The endurance oil
Within the confines of an internal combustion engine, engine crankcase oil is expected to lubricate, cool, seal, maintain a high degree of cleanliness and protect against all forms of engine wear and corrosion. Not only must it do all this, it often also has to keep on doing so for long periods of time. In a sprint race of maybe a couple of hours' duration this may not be too much of a problem, but for the endurance racer, conducting what is becoming more and more of a series of sprint races between pit-stops, the issue takes on an extra dimension.
Despite all this, however, in essence any lubricated system is principally a trade-off between overall friction or power loss and that of protection against wear. An oil that gives good protection may consume large amounts of power, while that intended to provide only the minimal amount (of protection) is highly likely to induce a much higher degree of wear. Thus while we may be looking at low-viscosity oils for sprint racing, for endurance racing the grades used will almost inevitably be much more viscous; for short races we may be looking at SAE 20 grades or thinner while for much longer, perhaps 24-hour endurance racing then SAE 40, 50 or even 60 grades may be the norm.
But selecting the correct viscosity for the start of the race is one thing, ensuring that it is still suitable at the end is quite another. I'll explain.
Consisting of a blend of differing types of base stocks, viscosity modifiers and additives, the viscosity of any oil will change with temperature, the duration at this temperature as well as other mechanical factors such as the amount of shearing action it has experienced and the rate of shear. Some of these are permanent while others are only temporary. In a bearing, for instance, oil 'sees' a very high rate of shear when the viscosity modifying co-polymers, which are present to control the high-temperature kinematic viscosity, lose their effectiveness. Once this shearing action is removed then the oil may be restored to its static, non-shearing value.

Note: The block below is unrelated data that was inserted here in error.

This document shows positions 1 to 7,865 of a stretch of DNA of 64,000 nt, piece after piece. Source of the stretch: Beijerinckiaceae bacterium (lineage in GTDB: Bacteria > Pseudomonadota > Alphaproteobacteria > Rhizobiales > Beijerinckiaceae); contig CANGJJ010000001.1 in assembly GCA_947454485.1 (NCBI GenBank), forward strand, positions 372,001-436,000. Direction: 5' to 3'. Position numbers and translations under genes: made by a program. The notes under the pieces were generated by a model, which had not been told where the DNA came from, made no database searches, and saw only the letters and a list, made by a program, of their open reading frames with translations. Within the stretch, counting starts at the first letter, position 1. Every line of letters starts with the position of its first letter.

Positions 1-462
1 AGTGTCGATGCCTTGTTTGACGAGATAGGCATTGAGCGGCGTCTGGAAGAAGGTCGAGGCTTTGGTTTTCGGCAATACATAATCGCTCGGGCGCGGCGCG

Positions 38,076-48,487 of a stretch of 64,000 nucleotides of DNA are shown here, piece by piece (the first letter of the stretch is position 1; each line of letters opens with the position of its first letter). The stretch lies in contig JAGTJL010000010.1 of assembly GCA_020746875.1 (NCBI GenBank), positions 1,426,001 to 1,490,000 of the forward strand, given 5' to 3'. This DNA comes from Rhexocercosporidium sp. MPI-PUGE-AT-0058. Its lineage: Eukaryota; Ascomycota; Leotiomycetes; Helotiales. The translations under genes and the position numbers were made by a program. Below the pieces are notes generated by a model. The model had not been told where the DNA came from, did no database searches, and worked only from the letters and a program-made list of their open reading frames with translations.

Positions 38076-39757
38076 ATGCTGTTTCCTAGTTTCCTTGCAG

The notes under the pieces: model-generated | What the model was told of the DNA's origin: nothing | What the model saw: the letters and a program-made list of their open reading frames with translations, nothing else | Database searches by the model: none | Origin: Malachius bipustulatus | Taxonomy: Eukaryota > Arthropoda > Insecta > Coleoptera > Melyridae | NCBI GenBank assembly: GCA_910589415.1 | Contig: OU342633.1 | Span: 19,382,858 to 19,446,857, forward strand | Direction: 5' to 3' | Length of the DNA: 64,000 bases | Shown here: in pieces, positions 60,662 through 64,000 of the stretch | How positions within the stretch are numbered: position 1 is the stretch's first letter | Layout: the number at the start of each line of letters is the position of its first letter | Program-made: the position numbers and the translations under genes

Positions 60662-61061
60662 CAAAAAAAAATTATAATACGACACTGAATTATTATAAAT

More permanent losses to viscosity can also occur as a result of this shearing action, while conversely the action of high temperature and oxidation or nitration may increase it. I'm sure we've all seen that big black 'gloopy' mess if used oils have been left in old cars for many years. The amount to which this 'ageing' happens depends on the quality of the initial base stock, but the natural impact on any crankcase oil will be to increase in viscosity, the higher the temperature, the longer the time.
The greatest impact on the viscosity of any oil, however, is likely to be the level of fuel dilution contained within it. In a normal family passenger car the sump may contain around 1-2% fuel dilution as a result of cold-start and other fuel enrichment processes associated with full-throttle running. In a racecar - particularly one at, say, Le Mans where the throttle may be held wide open for 70-80% of the lap - the fuel dilution factor will be much greater.
Depending on the wide-open throttle fuel enrichment strategy prevailing, reports of 10% or more are therefore highly likely. And even if much of the fuel will boil off at sump oil temperatures, the remaining residue will still cause the oil to fall in viscosity quite markedly, to the point where say a 60 grade becomes a 50, or a 40 grade ceases to lubricate much at all! The combination of shear, whether permanent or not, degradation and fuel dilution can therefore give a viscosity very different from the oil you originally put in.
After 24 hours of high revs and extreme temperatures it might be reasonable to expect that the crankcase oil may be - shall we say - a little past its best. However, with a typical LM P1 engine consuming something like 8 litres or more during the race, the oil in the sump will have been totally replaced by the end with regular topping up.
Looked upon as bad by some, topping up with oil - a mere inconvenience with your roadcar - is much more beneficial than you might have thought with an endurance racer.
Fig. 1 - Typical U-tube oil viscometer for measuring kinematic viscosity
Written by John Coxon